return CallbackAfterAsync(controller, callbackUri, callbackDelay);
        }

        // ...even more overloads...

        #endregion Delay-based callbacks

        #region Uri construction

        private static Uri BuildCallbackUri(Controller controller,
                                                string actionName,
                                                string controllerName,
                                  RouteValueDictionary routeValues)
        {
            string callbackUrlLeftPart = controller.Request.Url.GetLeftPart(UriPartial.Authority);

            RouteValueDictionary mergedRouteValues = MergeRouteValues(
                controller.RouteData.Values, actionName, controllerName, routeValues);

            string callbackUrlRightPart = UrlHelper.GenerateUrl(
                null, null, null, null, null, null,
                mergedRouteValues, RouteTable.Routes, controller.Request.RequestContext, false);

            return new Uri(new Uri(callbackUrlLeftPart, UriKind.Absolute), callbackUrlRightPart);
        }

        private static RouteValueDictionary MergeRouteValues(RouteValueDictionary currentRouteValues,
                                                                           string actionName,
                                                                           string controllerName,
                                                             RouteValueDictionary routeValues)
        {
            if (routeValues == null)
            {
                routeValues = new RouteValueDictionary();
            }

            if (actionName == null)
            {
                object actionValue;

                if (currentRouteValues != null && currentRouteValues.TryGetValue("action", out actionValue))
                {
                    routeValues["action"] = actionValue;
                }
            }
            else
            {
                routeValues["action"] = actionName;
            }

            if (controllerName == null)
            {
                object controllerValue;

                if (currentRouteValues != null && currentRouteValues.TryGetValue("controller", out controllerValue))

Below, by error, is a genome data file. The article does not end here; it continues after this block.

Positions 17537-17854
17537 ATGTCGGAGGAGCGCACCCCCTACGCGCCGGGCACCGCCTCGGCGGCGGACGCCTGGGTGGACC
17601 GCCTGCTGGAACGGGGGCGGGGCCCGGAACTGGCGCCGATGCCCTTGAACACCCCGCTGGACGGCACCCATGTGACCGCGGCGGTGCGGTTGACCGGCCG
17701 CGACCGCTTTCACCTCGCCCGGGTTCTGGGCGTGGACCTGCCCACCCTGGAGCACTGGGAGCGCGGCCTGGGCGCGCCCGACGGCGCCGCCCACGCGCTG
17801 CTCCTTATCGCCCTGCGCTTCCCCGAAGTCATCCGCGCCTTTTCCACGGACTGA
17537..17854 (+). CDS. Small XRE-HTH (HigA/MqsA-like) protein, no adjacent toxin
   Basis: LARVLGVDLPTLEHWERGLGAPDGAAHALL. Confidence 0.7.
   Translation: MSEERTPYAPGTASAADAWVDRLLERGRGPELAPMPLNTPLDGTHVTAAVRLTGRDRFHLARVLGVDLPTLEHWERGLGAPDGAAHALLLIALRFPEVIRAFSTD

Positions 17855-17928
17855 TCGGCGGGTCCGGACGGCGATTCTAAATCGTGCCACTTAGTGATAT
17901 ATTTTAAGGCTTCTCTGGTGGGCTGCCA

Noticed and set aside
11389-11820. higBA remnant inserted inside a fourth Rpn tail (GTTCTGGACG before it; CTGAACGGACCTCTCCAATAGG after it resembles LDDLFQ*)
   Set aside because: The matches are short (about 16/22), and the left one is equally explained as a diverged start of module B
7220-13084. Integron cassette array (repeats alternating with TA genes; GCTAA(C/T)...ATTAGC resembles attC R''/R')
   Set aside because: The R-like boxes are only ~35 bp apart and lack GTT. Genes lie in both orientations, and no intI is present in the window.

{
                    routeValues["controller"] = controllerValue;
                }
            }
            else
            {
                routeValues["controller"] = controllerName;
            }

            return routeValues;
        }

        #endregion Uri construction
    }
}

All of the methods in the original class (that is, not the abbreviated code snippet above) also include a set of overloads that include the CancellationToken parameter. More specifically, here is an example of such a method from the same class (as above) highlighting the inclusion of that parameter:

public static Task<Guid> CallbackAtAsync(this Controller controller,
                                                     Uri callbackUri,
                                          DateTimeOffset callbackTime,
                                       CancellationToken cancellationToken)
{
    return SchedulingAgent.RequestCallbackAsync(callbackUri, callbackTime, cancellationToken);
}

As can be seen in these examples, many of the highlighted extension methods simply wrap existing static method calls from the internal static class that is called SchedulingAgent. This article won't go into the specifics of that class, but please do not hesitate to download and review the Revalee open source project if you are interested in delving deeper.

Custom Attributes

Before reviewing the specifics of writing a custom attribute class, let's see how one might be used.

SendWelcomeMessage without custom attribute

In the synchronous version of the SendWelcomeMessage() method, the first bits of code in the method validate the callback request:

public ActionResult SendWelcomeMessage(int userId)
{
    if(!RevaleeRegistrar.ValidateCallback(this.Request))
    {
        return new HttpStatusCodeResult(HttpStatusCode.Unauthorized);
    }

    // TODO Validate the parameter

    // ...

The thing is, this ValidateCallback() method will have to be copied to every method that is ever called back by Revalee. Duplicating this code again and again can only lead to trouble down the road. What happens if you forget to copy-and-paste this code block? There's got to be a more efficient way to do this.

Well, there is...

SendWelcomeMessage with custom attribute